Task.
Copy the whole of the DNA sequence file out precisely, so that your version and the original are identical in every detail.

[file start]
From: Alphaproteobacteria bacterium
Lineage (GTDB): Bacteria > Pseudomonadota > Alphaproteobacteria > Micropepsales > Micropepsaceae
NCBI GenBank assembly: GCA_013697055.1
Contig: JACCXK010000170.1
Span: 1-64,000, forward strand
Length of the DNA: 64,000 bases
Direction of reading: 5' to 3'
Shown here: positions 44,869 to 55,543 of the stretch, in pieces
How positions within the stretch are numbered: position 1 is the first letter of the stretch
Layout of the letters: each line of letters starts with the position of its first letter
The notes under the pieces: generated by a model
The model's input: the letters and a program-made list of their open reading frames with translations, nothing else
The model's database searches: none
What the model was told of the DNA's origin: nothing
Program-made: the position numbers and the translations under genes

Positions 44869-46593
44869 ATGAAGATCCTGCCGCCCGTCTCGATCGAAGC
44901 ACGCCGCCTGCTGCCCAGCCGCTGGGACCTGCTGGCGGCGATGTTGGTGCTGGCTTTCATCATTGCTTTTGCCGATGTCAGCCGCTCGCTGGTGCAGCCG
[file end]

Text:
From: Alphaproteobacteria bacterium
Lineage (GTDB): Bacteria > Pseudomonadota > Alphaproteobacteria > Micropepsales > Micropepsaceae
NCBI GenBank assembly: GCA_013697055.1
Contig: JACCXK010000170.1
Span: 1-64,000, forward strand
Length of the DNA: 64,000 bases
Direction of reading: 5' to 3'
Shown here: positions 44,869 to 55,543 of the stretch, in pieces
How positions within the stretch are numbered: position 1 is the first letter of the stretch
Layout of the letters: each line of letters starts with the position of its first letter
The notes under the pieces: generated by a model
The model's input: the letters and a program-made list of their open reading frames with translations, nothing else
The model's database searches: none
What the model was told of the DNA's origin: nothing
Program-made: the position numbers and the translations under genes

Positions 44869-46593
44869 ATGAAGATCCTGCCGCCCGTCTCGATCGAAGC
44901 ACGCCGCCTGCTGCCCAGCCGCTGGGACCTGCTGGCGGCGATGTTGGTGCTGGCTTTCATCATTGCTTTTGCCGATGTCAGCCGCTCGCTGGTGCAGCCG